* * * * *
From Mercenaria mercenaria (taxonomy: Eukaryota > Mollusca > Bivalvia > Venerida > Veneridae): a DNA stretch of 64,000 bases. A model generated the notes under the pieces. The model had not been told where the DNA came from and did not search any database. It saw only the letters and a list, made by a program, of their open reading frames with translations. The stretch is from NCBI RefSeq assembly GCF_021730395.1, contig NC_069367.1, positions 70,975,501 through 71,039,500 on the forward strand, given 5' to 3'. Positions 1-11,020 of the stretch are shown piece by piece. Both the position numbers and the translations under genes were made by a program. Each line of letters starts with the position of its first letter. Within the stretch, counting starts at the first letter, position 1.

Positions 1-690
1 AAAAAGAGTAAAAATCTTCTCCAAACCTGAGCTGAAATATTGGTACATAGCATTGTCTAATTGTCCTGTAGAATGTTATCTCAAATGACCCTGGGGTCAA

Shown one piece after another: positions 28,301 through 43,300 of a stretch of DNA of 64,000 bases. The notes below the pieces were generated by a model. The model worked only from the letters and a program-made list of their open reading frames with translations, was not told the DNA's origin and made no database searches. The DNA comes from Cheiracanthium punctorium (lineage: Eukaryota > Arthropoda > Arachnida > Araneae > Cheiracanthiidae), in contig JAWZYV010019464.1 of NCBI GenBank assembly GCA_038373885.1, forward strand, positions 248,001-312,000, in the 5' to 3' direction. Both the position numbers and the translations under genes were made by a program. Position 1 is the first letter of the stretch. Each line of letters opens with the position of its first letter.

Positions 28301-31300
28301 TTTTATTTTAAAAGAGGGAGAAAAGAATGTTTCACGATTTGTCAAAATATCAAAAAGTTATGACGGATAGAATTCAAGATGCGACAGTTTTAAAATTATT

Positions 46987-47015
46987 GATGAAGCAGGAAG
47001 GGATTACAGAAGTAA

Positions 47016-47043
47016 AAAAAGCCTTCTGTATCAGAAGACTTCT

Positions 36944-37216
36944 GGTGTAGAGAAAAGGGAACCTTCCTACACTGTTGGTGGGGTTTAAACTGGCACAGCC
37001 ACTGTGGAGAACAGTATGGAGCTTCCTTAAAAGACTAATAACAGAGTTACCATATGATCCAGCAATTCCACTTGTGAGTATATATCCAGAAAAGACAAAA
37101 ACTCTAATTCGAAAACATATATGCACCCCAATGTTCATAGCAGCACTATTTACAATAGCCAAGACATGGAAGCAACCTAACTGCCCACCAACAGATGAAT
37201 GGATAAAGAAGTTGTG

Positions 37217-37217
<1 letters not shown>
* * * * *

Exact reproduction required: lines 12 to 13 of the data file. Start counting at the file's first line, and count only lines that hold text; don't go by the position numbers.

Positions 36944-37216
36944 GGTGTAGAGAAAAGGGAACCTTCCTACACTGTTGGTGGGGTTTAAACTGGCACAGCC